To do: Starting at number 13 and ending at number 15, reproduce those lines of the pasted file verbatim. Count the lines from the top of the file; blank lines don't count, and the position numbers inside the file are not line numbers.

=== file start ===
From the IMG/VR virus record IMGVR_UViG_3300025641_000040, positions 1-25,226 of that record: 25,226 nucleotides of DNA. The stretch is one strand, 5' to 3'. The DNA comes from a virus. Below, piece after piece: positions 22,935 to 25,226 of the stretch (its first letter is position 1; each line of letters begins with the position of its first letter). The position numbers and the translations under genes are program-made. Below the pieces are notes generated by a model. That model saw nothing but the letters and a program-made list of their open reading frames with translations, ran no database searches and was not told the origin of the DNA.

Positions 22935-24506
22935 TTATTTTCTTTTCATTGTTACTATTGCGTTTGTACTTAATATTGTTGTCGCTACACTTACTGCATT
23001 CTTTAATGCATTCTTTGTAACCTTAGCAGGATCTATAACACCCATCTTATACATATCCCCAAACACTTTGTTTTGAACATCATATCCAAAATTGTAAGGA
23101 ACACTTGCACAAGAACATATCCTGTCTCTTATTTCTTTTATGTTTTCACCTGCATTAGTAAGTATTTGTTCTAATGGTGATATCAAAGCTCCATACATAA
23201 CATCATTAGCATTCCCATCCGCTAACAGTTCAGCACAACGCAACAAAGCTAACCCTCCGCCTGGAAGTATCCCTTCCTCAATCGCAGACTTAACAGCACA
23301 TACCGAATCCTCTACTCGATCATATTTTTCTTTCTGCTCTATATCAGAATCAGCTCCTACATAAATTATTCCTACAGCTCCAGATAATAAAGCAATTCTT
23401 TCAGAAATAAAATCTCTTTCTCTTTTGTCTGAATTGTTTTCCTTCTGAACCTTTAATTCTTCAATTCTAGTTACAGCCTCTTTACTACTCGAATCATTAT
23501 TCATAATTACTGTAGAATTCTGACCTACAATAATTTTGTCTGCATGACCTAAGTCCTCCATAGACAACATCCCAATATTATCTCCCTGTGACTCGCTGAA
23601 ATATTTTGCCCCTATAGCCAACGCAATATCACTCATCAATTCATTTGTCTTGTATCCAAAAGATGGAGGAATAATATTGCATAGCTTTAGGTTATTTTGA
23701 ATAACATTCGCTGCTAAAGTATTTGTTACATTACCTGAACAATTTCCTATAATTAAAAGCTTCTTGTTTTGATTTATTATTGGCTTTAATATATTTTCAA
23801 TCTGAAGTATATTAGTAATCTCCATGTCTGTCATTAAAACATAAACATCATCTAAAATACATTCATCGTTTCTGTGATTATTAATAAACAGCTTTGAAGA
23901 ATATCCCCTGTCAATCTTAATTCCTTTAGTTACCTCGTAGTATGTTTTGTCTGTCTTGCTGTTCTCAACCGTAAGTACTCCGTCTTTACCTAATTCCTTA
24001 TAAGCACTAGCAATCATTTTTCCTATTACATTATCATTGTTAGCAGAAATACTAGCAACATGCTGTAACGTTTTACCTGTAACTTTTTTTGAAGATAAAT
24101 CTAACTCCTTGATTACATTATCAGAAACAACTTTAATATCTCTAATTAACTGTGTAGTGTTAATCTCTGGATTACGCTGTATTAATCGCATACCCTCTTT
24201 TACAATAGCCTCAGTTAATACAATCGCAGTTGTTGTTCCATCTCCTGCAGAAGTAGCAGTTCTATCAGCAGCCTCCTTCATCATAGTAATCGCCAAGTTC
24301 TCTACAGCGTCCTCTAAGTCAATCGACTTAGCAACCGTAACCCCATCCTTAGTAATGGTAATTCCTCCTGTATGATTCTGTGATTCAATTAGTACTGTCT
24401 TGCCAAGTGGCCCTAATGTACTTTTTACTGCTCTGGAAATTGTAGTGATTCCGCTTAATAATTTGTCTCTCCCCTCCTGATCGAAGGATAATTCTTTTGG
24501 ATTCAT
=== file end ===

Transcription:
23901 ATATCCCCTGTCAATCTTAATTCCTTTAGTTACCTCGTAGTATGTTTTGTCTGTCTTGCTGTTCTCAACCGTAAGTACTCCGTCTTTACCTAATTCCTTA
24001 TAAGCACTAGCAATCATTTTTCCTATTACATTATCATTGTTAGCAGAAATACTAGCAACATGCTGTAACGTTTTACCTGTAACTTTTTTTGAAGATAAAT
24101 CTAACTCCTTGATTACATTATCAGAAACAACTTTAATATCTCTAATTAACTGTGTAGTGTTAATCTCTGGATTACGCTGTATTAATCGCATACCCTCTTT